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Brief: IT Business Performance Management--What Is It?

There are two sides of IT performance management: technical and business. Since this web site is concerned with ITís business management issues, we will discuss IT "performance management" from that perspective.

Purpose of IT Business Performance Management

The intent of IT business performance management is to assure that IT projects and activities deliver the results promised, on-time, and within budget. This requires that approved and funded IT projects / activities are effectively controlled by senior organization management as well as IT management.

Effective managers know that it is too late to manage IT performance once a project grossly exceeds cost estimates, is seriously delayed, or fails to deliver promised results. Thatís disaster management, not performance management.

The word "manage" is a verb. To be effective it must be dynamic and continuous, proactive and not reactive.

What does that involve?

There are five prerequisites for effective IT business performance management:

  1. top management and IT management that is willing to change the way that IT is planned, controlled, and evaluated
  2. a performance management process and supporting systems
  3. the motivation and skill to analyze IT performance
  4. willingness to make tough decisions based upon the analytic results
  5. the ability to implement the decisions timely

It involves the continuous assessment of IT projects and activities to answer two deceptively simple-sounding questions:

  • What is working as expected?
  • What is not working as expected?

How can an organization hope to answer those questions?

Recent surveys report that the "average" IT budget for large organizations is about $250,000,000 (US). How can senior management and the CIO hope to manage the performance of thousands of technically complex projects and activities?

The answer is that they implement performance management processes and systems that are designed to routinely:

  • compare actual financial and project / activity performance to predefined plans
  • quickly identify significant deviations from planned performance
  • analyze the significance of the deviations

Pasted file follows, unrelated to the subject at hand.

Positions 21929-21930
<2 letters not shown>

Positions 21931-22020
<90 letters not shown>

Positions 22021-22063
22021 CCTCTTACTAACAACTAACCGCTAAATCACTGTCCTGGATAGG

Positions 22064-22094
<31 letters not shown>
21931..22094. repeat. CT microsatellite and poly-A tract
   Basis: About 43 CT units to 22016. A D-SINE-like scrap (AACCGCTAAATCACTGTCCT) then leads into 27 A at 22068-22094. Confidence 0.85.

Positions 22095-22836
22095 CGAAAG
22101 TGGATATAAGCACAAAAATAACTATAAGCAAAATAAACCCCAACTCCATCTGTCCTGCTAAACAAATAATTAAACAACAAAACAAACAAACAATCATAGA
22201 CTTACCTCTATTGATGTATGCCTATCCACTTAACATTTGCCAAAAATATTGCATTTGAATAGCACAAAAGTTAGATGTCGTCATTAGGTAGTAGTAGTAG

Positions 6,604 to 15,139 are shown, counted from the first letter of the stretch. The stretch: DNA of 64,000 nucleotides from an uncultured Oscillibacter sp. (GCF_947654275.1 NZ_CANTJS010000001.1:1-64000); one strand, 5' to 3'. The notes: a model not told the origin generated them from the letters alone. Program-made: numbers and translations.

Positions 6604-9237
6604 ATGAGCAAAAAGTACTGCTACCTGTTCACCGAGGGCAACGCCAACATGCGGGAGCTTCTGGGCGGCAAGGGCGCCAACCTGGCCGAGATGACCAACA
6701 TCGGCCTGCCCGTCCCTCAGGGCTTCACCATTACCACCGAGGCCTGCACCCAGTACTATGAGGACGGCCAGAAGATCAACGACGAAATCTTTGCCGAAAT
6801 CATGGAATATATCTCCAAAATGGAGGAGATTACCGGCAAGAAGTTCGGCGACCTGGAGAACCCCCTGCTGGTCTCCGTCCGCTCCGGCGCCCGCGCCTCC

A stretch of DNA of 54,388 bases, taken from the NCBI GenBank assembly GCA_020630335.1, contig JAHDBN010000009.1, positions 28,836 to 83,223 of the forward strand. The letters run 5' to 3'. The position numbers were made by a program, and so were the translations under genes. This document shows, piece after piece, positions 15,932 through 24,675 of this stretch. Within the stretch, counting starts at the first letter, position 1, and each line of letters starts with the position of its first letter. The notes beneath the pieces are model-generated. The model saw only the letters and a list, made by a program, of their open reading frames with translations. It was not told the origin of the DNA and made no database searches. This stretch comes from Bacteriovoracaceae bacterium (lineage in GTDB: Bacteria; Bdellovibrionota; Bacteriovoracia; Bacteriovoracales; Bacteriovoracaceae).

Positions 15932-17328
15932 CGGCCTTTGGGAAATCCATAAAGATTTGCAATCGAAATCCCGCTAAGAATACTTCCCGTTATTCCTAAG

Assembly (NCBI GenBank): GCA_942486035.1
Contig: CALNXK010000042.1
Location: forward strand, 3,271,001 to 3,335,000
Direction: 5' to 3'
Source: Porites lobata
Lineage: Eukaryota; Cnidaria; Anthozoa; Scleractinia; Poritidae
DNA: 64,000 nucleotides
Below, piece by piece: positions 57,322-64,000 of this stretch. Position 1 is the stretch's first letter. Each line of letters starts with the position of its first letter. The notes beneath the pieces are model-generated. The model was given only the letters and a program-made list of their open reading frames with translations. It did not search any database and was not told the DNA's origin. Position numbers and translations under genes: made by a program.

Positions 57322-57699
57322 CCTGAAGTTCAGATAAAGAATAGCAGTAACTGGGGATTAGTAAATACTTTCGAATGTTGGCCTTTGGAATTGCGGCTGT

• provide decision-makers with clear and insightful explanations of significant deviations, their potential consequences, and recommendations for corrective action

What is an example of performance management?

To illustrate the concept simply, weíll pick an activity that we are all familiar with - driving a car to a particular destination. Here are some of the elements:

  • results that you want to achieve (your chosen destination)
  • criteria that you have established (when you want to arrive)
  • a plan that maps the way to get there (your intended travel route)
  • milestones along the way (places you use to mark your progress)
  • indicators that give you important data about what is going on (the carís odometer, speedometer)

Armed with the knowledge of where you want to be, when you want to get there, how you will get there, and the key checkpoints along the way, you now have a plan. But simply having a plan doesnít get you there on time.

Together, these elements provide you with sufficient data to monitor, analyze, and control your journey:

  • As you drive, you continuously gather data on your speed, the distance you have traveled, and the map. (Monitor)
  • At key points, you check your actual location vs. where you planned to be and when you estimated to be there. If there is a significant deviation you plan corrective action. (Analyze)
  • If you miss a milestone, or are behind schedule, you decide to take corrective action to meet your target (e.g., adjust your route or speed). Sometimes, you might need to call ahead and tell someone that you will be a bit late. (Control)

Making sure that you arrive where you want to be, when and how you want to get there, is the essence of performance management. Although decidedly more complex, effective IT performance management is a necessary and attainable goal.

Refer to our tutorial, "Introduction To IT Performance Management And Measurement", for more information.



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